A Changing Climate Means A Changing Society. The Island Press Urban Resilience Project, Supported By The Kresge Foundation And The JPB Foundation, Is Committed To A Greener, Fairer Future.​ This Article Was Originally Published April 23, 2019 On Greater Greater Washington as part of the Urbanist Journalism Fellowship.

Image by Fred Tutman used with permission.

Fred Tutman is the Patuxent Riverkeeper, one of a global network of 343 people who advocate for individual rivers. He’s also the nation’s only African-American Riverkeeper.

Locally, there’s a Potomac Riverkeeper and an Anacostia Riverkeeper; there are Riverkeepers (or, for non-rivers, other Waterkeepers) from Argentina to Vietnam.

Born and raised along the Patuxent in Maryland, as with seven generations before him, Tutman founded the Patuxent Riverkeeper organization in 2004. Having spent 27 years in media, television, and radio, along with a stint as a late-life law student, Tutman traded in his law books and reporting expertise to protect his home river.

I spoke with Tutman to learn more about his work and to get his perspective on the most pressing environmental and equity issues facing our regional rivers.

Can you tell our readers what a Riverkeeper is?

A Riverkeeper is an advocate who has a license. It’s a capital letter first of all. It’s a proper noun. We’re Advocates. We are expected to protect water quality and build a movement around the protection of water quality on the exclusive jurisdiction that we’re licensed for.

In my case, that’s the Patuxent River. It’s a geopolitically significant river in the state of Maryland. Citizens along the Patuxent were literally suing before the Clean Water Act was enacted. In fact, the origins of the Save the Bay movement are entirely from the impetus or the example set by Patuxent advocates.

Why did you became a Riverkeeper?

I worked in media television and radio for 27 years. I lived overseas and in Massachusetts for a while, but the Patuxent’s my home river. So as a citizen activist it never occurred to me you could make a career out of protecting a river until I learned about the Riverkeeper movement. That really brought onto my radar screen that you could be a gadfly or an irritant as a citizen activist and actually make a living doing that.

At the time [in 2002] I was in law school. I was the late life law student. I hadn’t decided what to do with a law degree actually and ultimately I didn’t finish. I actually stopped in the last year of law school, but along the way I learned about the Riverkeeper movement, and it just consumed me.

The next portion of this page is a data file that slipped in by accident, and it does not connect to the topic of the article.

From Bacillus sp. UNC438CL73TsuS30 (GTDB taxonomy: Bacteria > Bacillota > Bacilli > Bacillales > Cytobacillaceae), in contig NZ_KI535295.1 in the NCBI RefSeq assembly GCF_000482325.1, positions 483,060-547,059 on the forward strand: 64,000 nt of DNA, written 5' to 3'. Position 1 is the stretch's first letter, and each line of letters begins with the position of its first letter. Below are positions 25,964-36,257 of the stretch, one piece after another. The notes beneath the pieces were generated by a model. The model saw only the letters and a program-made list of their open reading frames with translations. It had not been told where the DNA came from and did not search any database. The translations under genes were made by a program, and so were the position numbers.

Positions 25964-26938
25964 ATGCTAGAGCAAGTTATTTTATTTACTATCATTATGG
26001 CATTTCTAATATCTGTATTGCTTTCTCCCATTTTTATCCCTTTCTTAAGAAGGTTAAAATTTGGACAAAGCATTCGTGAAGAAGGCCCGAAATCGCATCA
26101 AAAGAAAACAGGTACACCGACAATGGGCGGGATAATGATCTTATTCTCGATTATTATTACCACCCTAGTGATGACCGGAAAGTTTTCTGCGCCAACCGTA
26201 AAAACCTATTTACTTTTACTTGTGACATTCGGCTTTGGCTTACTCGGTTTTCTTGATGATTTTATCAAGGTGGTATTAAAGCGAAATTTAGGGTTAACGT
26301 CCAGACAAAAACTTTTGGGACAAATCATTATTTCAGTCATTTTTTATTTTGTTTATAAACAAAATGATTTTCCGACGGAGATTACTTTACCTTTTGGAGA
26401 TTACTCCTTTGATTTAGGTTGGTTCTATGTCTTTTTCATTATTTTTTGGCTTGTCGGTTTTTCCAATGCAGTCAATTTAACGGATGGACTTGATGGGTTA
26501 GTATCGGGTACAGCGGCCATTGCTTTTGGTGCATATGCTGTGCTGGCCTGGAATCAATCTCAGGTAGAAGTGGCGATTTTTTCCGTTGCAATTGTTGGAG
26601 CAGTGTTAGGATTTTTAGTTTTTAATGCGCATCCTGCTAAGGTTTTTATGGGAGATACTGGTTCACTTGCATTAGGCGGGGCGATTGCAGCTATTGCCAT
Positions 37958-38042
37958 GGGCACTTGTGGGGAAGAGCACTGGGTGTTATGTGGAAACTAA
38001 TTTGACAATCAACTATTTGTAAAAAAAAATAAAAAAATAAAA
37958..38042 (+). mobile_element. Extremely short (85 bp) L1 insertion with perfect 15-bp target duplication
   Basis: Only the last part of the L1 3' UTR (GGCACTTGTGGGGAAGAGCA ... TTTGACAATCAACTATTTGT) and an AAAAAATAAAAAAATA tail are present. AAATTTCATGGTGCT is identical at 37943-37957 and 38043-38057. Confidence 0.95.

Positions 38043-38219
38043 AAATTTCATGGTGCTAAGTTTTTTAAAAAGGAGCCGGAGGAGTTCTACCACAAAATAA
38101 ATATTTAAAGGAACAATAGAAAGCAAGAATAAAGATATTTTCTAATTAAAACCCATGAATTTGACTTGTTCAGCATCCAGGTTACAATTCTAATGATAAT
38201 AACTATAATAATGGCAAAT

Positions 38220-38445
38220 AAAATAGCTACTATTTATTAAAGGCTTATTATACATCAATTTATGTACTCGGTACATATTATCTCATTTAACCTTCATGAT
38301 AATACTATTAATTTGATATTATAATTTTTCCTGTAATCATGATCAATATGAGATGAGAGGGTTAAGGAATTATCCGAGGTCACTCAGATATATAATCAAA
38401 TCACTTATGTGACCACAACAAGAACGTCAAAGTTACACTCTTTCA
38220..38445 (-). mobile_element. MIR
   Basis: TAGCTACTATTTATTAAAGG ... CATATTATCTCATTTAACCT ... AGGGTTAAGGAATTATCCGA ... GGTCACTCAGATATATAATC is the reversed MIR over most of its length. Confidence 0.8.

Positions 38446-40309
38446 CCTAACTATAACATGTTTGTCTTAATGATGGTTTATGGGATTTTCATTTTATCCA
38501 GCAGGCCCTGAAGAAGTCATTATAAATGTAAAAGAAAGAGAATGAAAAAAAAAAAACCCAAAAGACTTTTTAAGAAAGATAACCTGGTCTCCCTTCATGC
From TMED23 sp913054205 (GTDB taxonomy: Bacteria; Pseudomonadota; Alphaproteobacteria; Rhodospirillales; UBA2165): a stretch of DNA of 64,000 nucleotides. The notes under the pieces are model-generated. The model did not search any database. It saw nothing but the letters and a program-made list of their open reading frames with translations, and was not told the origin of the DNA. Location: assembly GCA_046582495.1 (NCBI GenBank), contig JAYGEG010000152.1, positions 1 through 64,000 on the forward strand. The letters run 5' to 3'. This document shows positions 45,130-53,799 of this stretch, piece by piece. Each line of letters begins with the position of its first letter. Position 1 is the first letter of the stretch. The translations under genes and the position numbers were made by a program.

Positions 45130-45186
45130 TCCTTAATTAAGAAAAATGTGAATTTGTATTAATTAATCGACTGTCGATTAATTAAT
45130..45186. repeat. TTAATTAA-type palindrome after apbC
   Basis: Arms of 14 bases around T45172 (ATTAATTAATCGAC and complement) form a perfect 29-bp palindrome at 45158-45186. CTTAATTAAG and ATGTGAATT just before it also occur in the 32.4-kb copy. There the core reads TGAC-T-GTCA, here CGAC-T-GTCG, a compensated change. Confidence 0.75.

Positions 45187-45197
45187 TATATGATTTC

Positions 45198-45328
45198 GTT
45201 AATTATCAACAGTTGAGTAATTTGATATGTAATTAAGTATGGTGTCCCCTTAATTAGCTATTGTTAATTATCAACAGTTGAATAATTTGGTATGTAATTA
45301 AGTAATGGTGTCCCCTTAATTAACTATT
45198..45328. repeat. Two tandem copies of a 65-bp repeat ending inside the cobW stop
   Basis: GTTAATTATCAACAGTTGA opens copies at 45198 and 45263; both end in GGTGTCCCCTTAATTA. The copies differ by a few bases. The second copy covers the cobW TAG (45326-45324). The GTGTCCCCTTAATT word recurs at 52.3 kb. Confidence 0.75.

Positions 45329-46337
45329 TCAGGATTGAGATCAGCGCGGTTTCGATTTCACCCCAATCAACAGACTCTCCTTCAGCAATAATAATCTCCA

I was so excited by the idea that you could do this work: The work of working with communities and activating communities by doing really dissent-based work to try and make things better. That struck me as a much more attractive proposition than covering the news which was mostly bad news. Maybe I’ll make some good news, I thought.

Profiles and podcasts about you acknowledge, for better or worse, that you’re the only African-American Riverkeeper.

I believe that’s still true.

I know you’ve said that we shouldn’t increase diversity for diversity’s sake when it comes to environmental stewardship and that it’s an environmental equity issue. Can you elaborate for me what you mean?

I have never seen or experienced a black or brown community that was seeking “diversity.” The problem is that diversity is not really an expression of equity or equality. Once you wear the label of diversity, then there is a perception that you’re diverse and the expectation is that the presence of black or brown folks endorses the mission or the goals or the organization itself. But it doesn’t really provide a platform from where people of color can bring to the organizations’ attention issues that are vivid and particularly real in black communities and communities of color. So I think diversity is a trap.

Have you seen an increase in people of color who are environmental leaders, similar to you as a Riverkeeper?

They’ve always been there. I think they’re invisible to white folks [who run mainstream environmental groups]. They have to actually invest in these communities: invest their time and their presence in these communities to be credible and to pick up these burdens. If they think they’re going to clean up the environment with only white folks in charge, they’re nuts because, believe me, there’s a lot of ingenuity out there in all of these communities.

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